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What is Radon Gas?

Reasons to choose Wilson Browne

Radon is a naturally occurring radioactive gas found in the ground. Radon can be found everywhere, though some parts of the country, in particular, are more likely to have higher exposure levels than others.

Exposure to Radon gas can increase the risk of health issues, but there are ways to both detect Radon gas, and put into place protective measures.

How can I find out about Radon levels in my property?

If there are high levels of Radon in the surrounding area, and you want to see if your property is at risk, detectors can be placed in two areas of your home for a period of 3 months. The detectors are then sent back to the provider who will analyse the results. The provider will advise of any suitable remedial methods should the levels be high.

Action Levels

The Government advises that remedial action should be taken where any residential property has an average annual Radon level of 200 Bq/m3 or more. This is referred to as the ‘Action Level’.

Some areas, including Northamptonshire, naturally have higher levels of Radon present. If Radon levels are found to be above an acceptable level, remedial action such as Radon sumps, and positive ventilation can help. Further information regarding the remedial methods can be found here –

Purchasing a Property

When you are purchasing a property, pre-exchange searches will reveal if the area is known to have high levels of Radon gas.

If this is of concern, further tests can be carried out as explained above. A buyer may wish to ask the seller for a financial retention pending the result of the tests to enable the transaction to proceed in the meantime.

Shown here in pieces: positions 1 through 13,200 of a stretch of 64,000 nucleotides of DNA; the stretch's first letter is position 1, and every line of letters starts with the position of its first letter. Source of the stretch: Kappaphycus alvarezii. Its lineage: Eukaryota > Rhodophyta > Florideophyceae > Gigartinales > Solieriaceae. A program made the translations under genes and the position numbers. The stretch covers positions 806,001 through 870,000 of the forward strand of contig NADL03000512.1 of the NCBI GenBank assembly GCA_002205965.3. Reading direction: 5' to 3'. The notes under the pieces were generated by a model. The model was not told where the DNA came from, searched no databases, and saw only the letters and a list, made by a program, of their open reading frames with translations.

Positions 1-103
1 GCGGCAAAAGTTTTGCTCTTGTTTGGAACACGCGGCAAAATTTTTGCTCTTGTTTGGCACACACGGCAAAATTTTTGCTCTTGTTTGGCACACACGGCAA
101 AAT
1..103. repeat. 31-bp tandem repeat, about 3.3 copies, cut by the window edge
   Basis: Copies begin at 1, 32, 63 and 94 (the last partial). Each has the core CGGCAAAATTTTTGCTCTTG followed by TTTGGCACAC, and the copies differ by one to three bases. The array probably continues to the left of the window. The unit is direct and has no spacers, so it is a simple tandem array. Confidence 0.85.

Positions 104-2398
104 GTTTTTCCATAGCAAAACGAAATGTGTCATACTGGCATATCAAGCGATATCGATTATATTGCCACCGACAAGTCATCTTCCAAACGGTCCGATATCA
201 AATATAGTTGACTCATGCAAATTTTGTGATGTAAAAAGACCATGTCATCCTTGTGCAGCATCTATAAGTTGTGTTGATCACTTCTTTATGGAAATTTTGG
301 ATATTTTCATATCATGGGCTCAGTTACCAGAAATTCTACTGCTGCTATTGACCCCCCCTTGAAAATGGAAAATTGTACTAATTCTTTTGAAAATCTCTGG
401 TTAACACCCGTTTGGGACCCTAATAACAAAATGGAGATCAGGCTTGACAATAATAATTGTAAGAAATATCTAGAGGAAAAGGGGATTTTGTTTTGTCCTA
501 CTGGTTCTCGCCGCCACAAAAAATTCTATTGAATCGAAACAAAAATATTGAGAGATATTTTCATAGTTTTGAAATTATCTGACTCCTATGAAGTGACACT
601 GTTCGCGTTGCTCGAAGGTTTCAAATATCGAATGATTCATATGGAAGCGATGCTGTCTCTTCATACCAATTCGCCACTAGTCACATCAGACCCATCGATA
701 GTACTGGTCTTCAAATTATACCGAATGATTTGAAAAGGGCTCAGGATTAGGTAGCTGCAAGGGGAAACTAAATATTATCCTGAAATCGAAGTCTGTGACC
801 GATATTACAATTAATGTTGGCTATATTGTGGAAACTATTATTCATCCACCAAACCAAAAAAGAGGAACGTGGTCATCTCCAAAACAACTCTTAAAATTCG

A retention is a sum of money held back from the purchase price and is designed to cover part or all of the costs of remedial action, should this be required as a result of the test. The terms of the retention and the ultimate responsibility for the cost of the works will depend upon what is agreed between the parties.

Building Regulations and Radon Gas

Radon Gas preventative measures became part of Building Regulation approval from the late 1980’s to the late 1990’s depending upon the area.

The Regulations require ‘basic’ Radon protection to be installed in new properties located in areas where it is estimated that 3% or more properties will be affected by high levels of Radon. Basic Radon protection involves the installation of a gas-tight barrier (Radon membrane) across the development.

In areas where it is estimated that 10% or more properties will be affected by high levels of Radon, ‘full’ protection is required. This involves the installation of a barrier plus either a ventilated subfloor void or the provision of a ‘standby sump’ which can be capped off and activated at a later date if required.

These Radon preventative measures, which are now compulsory under Building Regulations for new properties, now assist in reducing the concentration of Radon gas.

For further information on radon, click here

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Daniella Afonso


Daniella Afonso


Daniella is a member of the Residential Conveyancing Team in our Higham Ferrers office and assists in all aspects of the buying and selling process.